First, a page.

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Health Groups Welcome Africa's New Malaria Initiative


African leaders have launched a new program to eradicate nearly all malaria deaths on the continent in the next six years.

The 20 member African Leaders Malaria Alliance was announced Wednesday on the sidelines of the United Nations General Assembly session in New York.

Doctor Paul Zeitz, Executive Director, Global AIDS Alliance said the new malaria initiative is encouraging. But he said in order for the new program to succeed, African countries and their international counterparts must keep the commitments they've already made.

“We need to continue investing in the response, building on the success today, fixing problems in every country. So that requires every African government to keep their commitments to provide 15 percent of their national budgets towards the health sector…and if that doesn’t happen then we’re not going to see this goal met,” he said.

Doctor Zeitz said up to date only a few African governments have kept their promise to devote 15 percent of their national budgets to the health sector, a commitment he said was first made in 2001 and reaffirmed in 2006.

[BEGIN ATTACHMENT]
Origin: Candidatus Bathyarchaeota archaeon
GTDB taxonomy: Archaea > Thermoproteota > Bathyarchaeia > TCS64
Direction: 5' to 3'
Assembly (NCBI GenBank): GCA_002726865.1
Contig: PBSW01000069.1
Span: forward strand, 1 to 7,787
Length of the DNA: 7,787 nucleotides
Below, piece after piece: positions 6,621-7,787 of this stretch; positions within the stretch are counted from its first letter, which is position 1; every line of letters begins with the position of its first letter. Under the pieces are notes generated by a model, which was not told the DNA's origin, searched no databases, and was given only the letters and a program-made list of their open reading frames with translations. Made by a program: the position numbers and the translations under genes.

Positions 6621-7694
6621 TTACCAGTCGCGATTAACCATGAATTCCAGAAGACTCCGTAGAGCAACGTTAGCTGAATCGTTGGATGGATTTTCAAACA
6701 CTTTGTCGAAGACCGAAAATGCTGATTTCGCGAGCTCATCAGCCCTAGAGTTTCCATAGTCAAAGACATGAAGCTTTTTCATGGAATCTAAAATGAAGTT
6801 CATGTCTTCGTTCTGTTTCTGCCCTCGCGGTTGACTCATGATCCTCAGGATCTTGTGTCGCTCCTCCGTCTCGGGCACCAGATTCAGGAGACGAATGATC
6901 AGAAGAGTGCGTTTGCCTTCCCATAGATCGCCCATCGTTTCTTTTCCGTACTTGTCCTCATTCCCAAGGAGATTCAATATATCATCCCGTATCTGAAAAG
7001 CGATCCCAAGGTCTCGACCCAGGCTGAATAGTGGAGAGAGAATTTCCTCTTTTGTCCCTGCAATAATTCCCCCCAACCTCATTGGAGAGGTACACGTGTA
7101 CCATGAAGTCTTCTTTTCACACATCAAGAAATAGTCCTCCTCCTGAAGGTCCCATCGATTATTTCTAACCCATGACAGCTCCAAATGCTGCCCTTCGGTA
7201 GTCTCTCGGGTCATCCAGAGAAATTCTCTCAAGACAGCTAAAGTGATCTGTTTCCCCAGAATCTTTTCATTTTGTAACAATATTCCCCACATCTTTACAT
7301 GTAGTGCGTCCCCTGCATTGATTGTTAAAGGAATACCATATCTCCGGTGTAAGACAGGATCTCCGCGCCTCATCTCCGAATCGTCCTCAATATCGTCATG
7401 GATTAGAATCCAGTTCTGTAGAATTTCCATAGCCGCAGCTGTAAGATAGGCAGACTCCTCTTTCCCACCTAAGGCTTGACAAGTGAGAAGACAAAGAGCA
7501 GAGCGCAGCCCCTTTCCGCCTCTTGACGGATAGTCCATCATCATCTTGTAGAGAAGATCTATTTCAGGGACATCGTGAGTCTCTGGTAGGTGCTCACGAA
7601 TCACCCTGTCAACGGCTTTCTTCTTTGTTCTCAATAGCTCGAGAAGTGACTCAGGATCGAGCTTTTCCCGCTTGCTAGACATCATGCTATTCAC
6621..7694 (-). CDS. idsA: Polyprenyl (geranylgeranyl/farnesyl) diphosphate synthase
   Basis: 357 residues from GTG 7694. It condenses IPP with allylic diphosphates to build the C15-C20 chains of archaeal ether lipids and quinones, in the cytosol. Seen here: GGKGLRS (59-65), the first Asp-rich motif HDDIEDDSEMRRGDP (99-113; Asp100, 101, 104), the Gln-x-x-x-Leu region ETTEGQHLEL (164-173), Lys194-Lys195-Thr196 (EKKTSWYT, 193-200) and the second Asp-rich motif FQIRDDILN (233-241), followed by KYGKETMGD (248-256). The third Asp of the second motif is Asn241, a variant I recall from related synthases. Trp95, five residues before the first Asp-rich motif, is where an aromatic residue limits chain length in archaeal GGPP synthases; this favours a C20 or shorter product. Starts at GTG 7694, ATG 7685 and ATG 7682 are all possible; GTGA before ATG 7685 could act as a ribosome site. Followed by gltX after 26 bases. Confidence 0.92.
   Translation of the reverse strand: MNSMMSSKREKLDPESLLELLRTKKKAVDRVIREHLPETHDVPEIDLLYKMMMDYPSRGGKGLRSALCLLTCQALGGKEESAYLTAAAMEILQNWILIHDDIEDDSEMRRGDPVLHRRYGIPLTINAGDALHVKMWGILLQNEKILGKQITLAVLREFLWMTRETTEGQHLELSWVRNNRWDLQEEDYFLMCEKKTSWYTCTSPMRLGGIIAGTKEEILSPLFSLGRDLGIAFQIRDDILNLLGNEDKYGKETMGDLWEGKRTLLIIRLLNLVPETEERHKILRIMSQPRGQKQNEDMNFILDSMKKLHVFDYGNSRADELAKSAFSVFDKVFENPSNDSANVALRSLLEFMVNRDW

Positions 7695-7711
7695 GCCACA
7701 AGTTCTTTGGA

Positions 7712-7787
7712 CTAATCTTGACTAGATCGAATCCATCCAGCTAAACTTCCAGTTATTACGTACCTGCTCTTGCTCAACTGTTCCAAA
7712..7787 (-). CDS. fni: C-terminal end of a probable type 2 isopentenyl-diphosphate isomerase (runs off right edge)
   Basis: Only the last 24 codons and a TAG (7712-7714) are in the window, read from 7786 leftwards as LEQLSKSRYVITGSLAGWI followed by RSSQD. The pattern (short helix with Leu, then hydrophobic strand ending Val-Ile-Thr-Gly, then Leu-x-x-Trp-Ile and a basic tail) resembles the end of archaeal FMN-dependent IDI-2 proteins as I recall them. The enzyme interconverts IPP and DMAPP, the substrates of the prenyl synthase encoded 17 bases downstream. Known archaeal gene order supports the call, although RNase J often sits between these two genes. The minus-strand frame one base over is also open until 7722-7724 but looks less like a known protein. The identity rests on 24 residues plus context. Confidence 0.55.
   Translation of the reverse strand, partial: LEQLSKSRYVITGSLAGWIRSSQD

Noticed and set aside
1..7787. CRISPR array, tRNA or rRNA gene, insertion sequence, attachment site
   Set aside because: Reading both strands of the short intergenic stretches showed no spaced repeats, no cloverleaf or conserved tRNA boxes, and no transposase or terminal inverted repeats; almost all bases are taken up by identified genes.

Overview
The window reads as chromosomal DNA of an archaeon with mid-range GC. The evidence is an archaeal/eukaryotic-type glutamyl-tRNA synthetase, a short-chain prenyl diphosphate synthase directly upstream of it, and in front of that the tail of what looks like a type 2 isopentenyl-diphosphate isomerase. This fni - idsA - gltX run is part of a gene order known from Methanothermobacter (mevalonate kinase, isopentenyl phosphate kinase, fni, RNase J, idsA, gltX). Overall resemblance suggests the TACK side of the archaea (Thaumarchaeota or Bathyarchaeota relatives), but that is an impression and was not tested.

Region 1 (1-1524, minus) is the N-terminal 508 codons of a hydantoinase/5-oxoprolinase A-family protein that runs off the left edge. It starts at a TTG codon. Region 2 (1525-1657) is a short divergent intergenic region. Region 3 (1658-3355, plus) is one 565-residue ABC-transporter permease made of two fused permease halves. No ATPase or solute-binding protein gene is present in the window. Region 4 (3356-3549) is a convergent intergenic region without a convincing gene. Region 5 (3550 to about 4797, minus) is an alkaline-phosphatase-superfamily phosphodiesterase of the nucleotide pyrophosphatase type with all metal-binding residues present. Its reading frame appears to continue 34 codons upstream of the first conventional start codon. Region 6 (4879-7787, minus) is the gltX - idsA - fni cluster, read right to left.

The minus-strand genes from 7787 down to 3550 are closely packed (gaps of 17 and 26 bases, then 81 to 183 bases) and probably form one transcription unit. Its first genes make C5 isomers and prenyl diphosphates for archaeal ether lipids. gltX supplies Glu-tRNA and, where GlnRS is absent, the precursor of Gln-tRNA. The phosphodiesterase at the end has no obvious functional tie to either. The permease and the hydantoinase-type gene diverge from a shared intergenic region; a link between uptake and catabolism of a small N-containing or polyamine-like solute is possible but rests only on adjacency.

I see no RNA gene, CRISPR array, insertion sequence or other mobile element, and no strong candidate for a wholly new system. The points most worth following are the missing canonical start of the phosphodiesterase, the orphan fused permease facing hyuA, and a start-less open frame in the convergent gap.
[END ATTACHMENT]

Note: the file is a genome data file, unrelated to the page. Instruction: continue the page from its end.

He also said the international community needs to meet its commitment to support Africa’s endeavor to reach its target of eradicating malaria in Africa by 2015.

“That requires full funding for the Global Funds for AIDS and malaria. For example, the Fund right now is in a massive funding crisis. They have a $5 billion shortfall in 2010. So without a Global Fund for AIDS and malaria, I’m afraid this goal will be elusive,” he said.

Doctor Zeitz said President Obama has failed to make good on promise he made during the U.S. presidential election campaign to expand funding for AIDS, TB and malaria.

“He has broken every one of those promises. Yet he came to Africa and spoke in Ghana and said to Africa hold your leaders accountable for the commitments they made. And Africans really need to hold him accountable,” Zeitz said.

He said a number of developed countries are promoting a new idea to help fund health programs in developing countries.

“There are innovations like the currency transaction levy, a tax on financial transaction that is being developed as a viable what is called an innovative financing approach. This is being supported by the French government right now. The UK government is considering it, and Norway is considering it,” he said.

Doctor Zeitz said the new financing approach would levy a small tax on worldwide bank transfers. He said this could generate billions of dollars to achieve health equity in developing countries.


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